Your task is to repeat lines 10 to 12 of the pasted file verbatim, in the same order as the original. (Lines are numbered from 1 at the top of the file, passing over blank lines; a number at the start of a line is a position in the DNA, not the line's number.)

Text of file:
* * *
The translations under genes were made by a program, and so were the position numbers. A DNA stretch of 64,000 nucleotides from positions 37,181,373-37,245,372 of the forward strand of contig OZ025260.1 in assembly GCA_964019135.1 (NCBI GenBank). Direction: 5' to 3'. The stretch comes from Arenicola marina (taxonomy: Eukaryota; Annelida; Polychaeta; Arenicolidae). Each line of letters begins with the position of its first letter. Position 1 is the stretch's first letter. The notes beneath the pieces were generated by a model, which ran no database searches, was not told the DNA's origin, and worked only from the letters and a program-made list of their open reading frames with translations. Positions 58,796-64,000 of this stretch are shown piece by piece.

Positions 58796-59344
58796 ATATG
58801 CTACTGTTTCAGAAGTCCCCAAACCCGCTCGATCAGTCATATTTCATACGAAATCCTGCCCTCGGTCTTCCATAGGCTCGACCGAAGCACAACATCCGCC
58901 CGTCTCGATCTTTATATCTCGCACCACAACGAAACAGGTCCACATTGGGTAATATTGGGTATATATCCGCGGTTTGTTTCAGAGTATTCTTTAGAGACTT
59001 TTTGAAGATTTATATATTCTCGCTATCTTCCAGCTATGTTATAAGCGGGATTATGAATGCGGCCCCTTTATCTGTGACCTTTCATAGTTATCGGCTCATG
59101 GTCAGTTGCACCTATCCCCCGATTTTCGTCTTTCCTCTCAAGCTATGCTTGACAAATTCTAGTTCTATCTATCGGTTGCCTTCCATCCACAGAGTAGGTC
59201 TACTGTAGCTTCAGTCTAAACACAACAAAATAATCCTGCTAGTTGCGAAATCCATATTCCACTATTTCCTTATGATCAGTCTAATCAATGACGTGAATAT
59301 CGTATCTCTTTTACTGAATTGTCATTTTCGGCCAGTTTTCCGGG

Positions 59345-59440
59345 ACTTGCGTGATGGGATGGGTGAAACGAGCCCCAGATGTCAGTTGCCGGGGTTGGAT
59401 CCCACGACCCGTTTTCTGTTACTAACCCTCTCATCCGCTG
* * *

Positions 59345-59440
59345 ACTTGCGTGATGGGATGGGTGAAACGAGCCCCAGATGTCAGTTGCCGGGGTTGGAT
59401 CCCACGACCCGTTTTCTGTTACTAACCCTCTCATCCGCTG